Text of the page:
Adebayo Olukoshi, Executive Secretary, Council for the Development of Social Science Research in Africa (CODESRIA)
From Poverty to Power is a thoughtful book that urges us to address poverty eradication from the starting point of inequality. Duncan Green joins a growing chorus of researchers, academics and activists who believe that in defining poverty it is essential to go well beyond income poverty to incorporate powerlessness and exclusion. Basing much of his analysis on the experiences of Oxfam International in dozens of countries around the world over many years, Green presents a cogent proposal to tackle poverty and inequality in the three domains of politics, markets and vulnerability. Green notes that ‘effective’ states must be accountable to all citizens and able to guarantee their rights. He argues persuasively that policy-makers and development institutions must tackle redistribution of power and assets - not just opportunities – to eradicate the world’s remaining poverty.
Mary Robinson, former UN High Commissioner for Human Rights and former President of Ireland
Oxfam's great strength is that it channels the moral outrage that global poverty evokes into effective action based on solid research. Green's new book is a comprehensive look at development in this tradition. Read it so you can understand why development requires not just effective governments, but also active citizens; not just good policies, but also good politics, not just local action, but global cooperation as well.
Dani Rodrik, Professor of International Political Economy, John F. Kennedy School of Government, Harvard University
In telling us what can be achieved by ordinary people through organized action, this book generates hope even as it enhances understanding of what is involved in the removal of poverty. The world does need hope as well as the know-how, and we have reason to be grateful for what we get from this important study of a rich collection of collaborative social action.
Amartya Sen, economist and Nobel Prize winner
Drawing on extensive on-the-ground experience from Oxfam and other development professionals around the world - as well as much personal reflection – From Poverty to Power argues cogently for a new perspective: one that recognises and commits to a development agenda that harnesses the contributions of poor people, accountable governments, and the private sector towards improvements for both societies and their environments.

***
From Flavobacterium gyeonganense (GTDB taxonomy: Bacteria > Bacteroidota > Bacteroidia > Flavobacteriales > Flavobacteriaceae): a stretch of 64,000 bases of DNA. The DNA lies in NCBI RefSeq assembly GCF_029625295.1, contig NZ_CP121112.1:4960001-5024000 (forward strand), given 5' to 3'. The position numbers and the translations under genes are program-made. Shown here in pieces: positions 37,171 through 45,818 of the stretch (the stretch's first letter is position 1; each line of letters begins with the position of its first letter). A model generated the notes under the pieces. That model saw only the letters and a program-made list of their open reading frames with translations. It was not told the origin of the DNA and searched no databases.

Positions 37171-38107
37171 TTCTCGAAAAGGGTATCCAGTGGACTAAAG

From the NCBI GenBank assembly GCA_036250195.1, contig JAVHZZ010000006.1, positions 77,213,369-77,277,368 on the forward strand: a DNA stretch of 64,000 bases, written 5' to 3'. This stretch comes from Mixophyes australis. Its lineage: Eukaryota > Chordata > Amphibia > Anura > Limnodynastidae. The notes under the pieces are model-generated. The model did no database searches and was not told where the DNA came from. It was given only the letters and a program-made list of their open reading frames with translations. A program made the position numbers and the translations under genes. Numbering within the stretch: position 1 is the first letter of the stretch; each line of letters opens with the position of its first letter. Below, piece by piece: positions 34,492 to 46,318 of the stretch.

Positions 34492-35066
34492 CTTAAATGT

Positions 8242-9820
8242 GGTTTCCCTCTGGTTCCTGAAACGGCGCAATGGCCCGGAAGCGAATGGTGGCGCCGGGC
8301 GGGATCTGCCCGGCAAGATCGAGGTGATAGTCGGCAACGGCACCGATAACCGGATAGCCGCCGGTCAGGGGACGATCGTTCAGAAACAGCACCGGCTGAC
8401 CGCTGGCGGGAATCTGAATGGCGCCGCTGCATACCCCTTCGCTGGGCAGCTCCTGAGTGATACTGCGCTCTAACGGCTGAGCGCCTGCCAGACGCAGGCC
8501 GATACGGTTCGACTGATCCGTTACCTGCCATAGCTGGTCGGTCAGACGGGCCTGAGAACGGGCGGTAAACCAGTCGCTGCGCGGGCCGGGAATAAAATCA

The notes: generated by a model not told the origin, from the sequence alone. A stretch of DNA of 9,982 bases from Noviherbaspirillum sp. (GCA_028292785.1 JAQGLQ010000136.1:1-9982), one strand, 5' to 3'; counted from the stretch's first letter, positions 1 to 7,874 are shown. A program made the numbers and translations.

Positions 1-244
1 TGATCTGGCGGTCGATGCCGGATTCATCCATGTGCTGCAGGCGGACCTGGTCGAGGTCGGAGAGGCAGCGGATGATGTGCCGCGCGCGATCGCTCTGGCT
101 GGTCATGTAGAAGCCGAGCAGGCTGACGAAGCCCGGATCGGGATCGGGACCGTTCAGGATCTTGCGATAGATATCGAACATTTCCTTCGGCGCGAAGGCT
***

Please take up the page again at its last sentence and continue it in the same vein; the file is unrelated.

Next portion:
Louise Sylvan, Deputy Chair, Australian Competition and Consumer Commission
This book is a powerful corrective to the received wisdom that characterises too much of the thinking behind policy debates on economic growth, the role of markets, and globalisation. Drawing on Oxfam’s unparalleled experience as a development agency working with the world’s poorest and most vulnerable people, it demonstrates a simple, but widely ignored fact: namely, that inequality matters. As Duncan Green shows, the vast discrepancy in opportunities for health, education, decent employment and a life free of poverty, are rooted in, and perpetuated by, disparities in power. For anyone who cares about social justice, the state of the our world, or their responsibility to create a better one, this book is a must read.
Kevin Watkins, Senior research fellow Global economic Governance Programmes, Oxford University and former Director UN Human Development Report
"While the book’s core argument is not new (at least in academia and increasingly with donors), its unique contribution lies in its holistic treatment of it and the synthesis of a huge amount of (quantitative and qualitative) data in one place, including a bibliography of almost thirty pages... In short, this book is a valuable addition to debates on issues in development, though occasionally its broad scope comes at the expense of more nuanced and in-depth understanding and analysis."
Development and Change Journal, Institute for Social Studies, The Hague
Duncan Green has written an enlightening materpiece. He articluates the issues of poverty, environment, development and inequality in a simple yet understandable way, citing appropriate examples... I strongly recommend it to the poor, the downtrodden and the disadvantaged, because they need it the most. Yet it is also necessary for people in positions of leadership and authority, who must indeed find time to sit at the feet of Duncan Green.
Wonder Machingura, New Agenda: South Africa Journal of Social and Economic Policy, Institute for African Alternatives (IFAA), CapeTown